The home is open, but guests coming from certain states must adhere to the current Massachusetts travel order.
Villisca Axe Murder House: Villisca, Iowa
The small Iowa town of Villisca (population of around 1,252) doesn’t have much to offer tourists, except for a night of terror at the Villisca Axe Murder House. Back in 1912, the white-wood framed house was the site of a horrifying crime that left an entire family, including their four children and their two young friends, dead by axe.
There were several suspects, including an Iowa state senator, but no one was ever charged with the bloody crime. Over 100 years later, their ghosts are said to remain in the house, yearning for justice. Visitors eager for a taste of the supernatural can book tours of the site, while the bravest can spend the night and see what goes bump.
The house is currently open with health and safety measures in place.
Bell Witch Cave: Adams, Tennessee
In the early 1800s, John Bell bought a tract of farmland along Tennessee’s Red River. Bell and his family thrived on the farm until they started to see strange-looking animals around the property, most notably a dog with a rabbit’s head.
From that point on, the family was beset upon by unseen forces, largely targeted at Bell and his daughter Betsy. They experienced physical attacks, heard unexplained noises, and even spoke with the “entity,” who, in at least one account, identified herself as the Bell’s former neighbor, Kate Batts, who was exacting revenge from beyond the grave for some unknown slight.
The entity is rumored to have prevented Betsy’s marriage to a local boy and is believed to have killed John. According to one Bell Witch website, the haunting is backed by plenty of evidence, including “eyewitness accounts, affidavits, and manuscripts penned by those who experienced the haunting first hand.”
The farm and cave are currently closed due to the pandemic — check the website for updates.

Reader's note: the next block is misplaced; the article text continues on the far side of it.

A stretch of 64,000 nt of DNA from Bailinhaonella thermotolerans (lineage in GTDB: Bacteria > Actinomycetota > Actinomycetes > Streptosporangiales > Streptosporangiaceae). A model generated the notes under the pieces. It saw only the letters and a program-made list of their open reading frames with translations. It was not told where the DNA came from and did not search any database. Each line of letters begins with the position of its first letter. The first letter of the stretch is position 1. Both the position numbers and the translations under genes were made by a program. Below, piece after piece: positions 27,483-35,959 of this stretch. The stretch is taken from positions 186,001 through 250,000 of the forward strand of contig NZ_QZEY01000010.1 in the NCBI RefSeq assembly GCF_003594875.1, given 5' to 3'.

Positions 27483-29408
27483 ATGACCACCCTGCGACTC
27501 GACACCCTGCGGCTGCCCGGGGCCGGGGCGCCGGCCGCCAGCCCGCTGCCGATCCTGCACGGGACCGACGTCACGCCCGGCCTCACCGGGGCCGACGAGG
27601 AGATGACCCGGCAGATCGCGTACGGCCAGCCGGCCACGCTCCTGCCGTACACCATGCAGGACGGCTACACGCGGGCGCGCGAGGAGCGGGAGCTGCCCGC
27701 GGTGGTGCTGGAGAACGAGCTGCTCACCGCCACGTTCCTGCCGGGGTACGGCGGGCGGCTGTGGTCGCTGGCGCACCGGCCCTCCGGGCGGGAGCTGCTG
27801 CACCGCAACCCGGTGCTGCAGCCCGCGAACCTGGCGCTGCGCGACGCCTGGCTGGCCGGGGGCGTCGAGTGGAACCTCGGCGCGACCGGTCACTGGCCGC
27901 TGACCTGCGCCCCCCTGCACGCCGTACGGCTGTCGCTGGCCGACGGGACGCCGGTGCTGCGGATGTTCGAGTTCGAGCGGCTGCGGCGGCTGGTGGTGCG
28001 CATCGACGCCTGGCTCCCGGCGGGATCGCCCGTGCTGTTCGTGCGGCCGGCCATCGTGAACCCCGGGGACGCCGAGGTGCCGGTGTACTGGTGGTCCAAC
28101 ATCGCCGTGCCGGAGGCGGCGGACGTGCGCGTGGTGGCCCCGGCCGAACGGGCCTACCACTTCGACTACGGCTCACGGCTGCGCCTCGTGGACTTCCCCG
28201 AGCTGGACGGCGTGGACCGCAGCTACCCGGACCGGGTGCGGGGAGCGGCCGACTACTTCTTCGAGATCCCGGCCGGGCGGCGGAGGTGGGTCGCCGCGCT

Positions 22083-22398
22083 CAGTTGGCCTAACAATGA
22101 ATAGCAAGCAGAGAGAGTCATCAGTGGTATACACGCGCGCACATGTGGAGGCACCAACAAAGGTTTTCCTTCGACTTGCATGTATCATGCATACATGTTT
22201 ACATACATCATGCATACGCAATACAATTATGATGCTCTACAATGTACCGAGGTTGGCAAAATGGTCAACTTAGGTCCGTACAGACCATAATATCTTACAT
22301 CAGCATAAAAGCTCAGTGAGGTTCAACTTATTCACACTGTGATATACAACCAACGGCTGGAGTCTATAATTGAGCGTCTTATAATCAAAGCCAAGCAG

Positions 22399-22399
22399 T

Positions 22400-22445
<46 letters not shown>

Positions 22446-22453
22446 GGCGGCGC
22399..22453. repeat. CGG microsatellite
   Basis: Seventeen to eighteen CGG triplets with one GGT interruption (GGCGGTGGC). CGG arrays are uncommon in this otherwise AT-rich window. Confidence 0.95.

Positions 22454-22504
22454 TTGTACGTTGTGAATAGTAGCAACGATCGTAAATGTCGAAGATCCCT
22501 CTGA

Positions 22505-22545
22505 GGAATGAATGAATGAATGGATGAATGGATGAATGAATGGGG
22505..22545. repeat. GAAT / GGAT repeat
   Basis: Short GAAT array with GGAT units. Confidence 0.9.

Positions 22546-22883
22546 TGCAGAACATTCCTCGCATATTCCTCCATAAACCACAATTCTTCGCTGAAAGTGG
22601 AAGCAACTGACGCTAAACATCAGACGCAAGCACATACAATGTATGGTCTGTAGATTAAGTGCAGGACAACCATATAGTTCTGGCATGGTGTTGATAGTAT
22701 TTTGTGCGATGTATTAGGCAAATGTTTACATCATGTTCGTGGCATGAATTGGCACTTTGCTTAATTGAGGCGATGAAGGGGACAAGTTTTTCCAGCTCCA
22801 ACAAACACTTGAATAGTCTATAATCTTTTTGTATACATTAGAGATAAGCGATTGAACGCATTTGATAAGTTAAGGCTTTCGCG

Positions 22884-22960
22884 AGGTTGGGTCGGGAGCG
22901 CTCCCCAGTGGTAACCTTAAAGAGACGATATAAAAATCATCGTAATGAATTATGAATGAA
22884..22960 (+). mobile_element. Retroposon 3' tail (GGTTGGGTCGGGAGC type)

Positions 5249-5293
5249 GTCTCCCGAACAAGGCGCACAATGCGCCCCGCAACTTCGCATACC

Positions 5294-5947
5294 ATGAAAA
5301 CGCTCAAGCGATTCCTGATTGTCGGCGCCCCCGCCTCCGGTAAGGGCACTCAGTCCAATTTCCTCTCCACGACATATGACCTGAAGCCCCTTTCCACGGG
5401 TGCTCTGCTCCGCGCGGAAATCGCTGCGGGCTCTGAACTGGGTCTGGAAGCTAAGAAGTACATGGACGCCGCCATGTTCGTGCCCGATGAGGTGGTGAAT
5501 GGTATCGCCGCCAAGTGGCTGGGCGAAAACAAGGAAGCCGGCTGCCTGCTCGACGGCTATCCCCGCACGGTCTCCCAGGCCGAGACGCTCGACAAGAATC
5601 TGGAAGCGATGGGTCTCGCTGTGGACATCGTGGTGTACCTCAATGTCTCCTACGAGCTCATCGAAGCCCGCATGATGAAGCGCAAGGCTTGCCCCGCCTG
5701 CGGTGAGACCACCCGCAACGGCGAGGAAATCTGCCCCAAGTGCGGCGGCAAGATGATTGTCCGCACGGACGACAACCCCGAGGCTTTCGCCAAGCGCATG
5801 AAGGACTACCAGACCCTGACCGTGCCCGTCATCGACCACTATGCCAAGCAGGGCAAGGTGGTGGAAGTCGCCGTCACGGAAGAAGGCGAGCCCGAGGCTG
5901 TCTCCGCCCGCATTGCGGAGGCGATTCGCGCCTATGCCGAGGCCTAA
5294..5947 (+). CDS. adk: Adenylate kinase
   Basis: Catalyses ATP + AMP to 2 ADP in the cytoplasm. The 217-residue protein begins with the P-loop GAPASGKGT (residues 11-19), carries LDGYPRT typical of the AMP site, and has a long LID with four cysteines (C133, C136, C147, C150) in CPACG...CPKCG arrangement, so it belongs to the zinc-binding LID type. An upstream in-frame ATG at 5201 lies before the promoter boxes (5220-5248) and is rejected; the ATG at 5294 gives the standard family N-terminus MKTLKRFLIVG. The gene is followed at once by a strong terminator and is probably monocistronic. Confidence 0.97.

The White House: Washington, D.C.
The White House may be home to the president, but it is also rumored to house many illustrious ghosts within its storied walls. President Ronald Reagan reportedly entertained dinner party guests with stories of his dog barking at invisible specters and his daughter, Maureen, waking to a transparent figure looking out the window of the Lincoln Bedroom. It may have been President Lincoln himself, returning to his former home in the hopes of reuniting with his wife or son. British Prime Minister Winston Churchill reportedly encountered Lincoln’s ghost too, while he was stepping out of the bathtub.
Lincoln and his wife, Mary Todd, held seances in the White House, according to Mental Floss, in hopes of contacting their son, Willie, who died of typhoid, presumably from contaminated water pumped into the White House. They never contacted their son, but they did claim to get in touch with President Andrew Jackson, who was loitering in his former bedroom.
According to the White House Historical Association, President William Henry Harrison, the first president to die in the White House, continues his stay there. It’s not just former presidents who haunt the halls of the highest office in the U.S. — Dolley Madison, wife of President James Madison, is said to visit the gardens she helped plant, and Abigail Adams, wife of President John Adams, is known to do her laundry in the East Room.
The White House is not currently offering tours.
Information from Travel & Leisure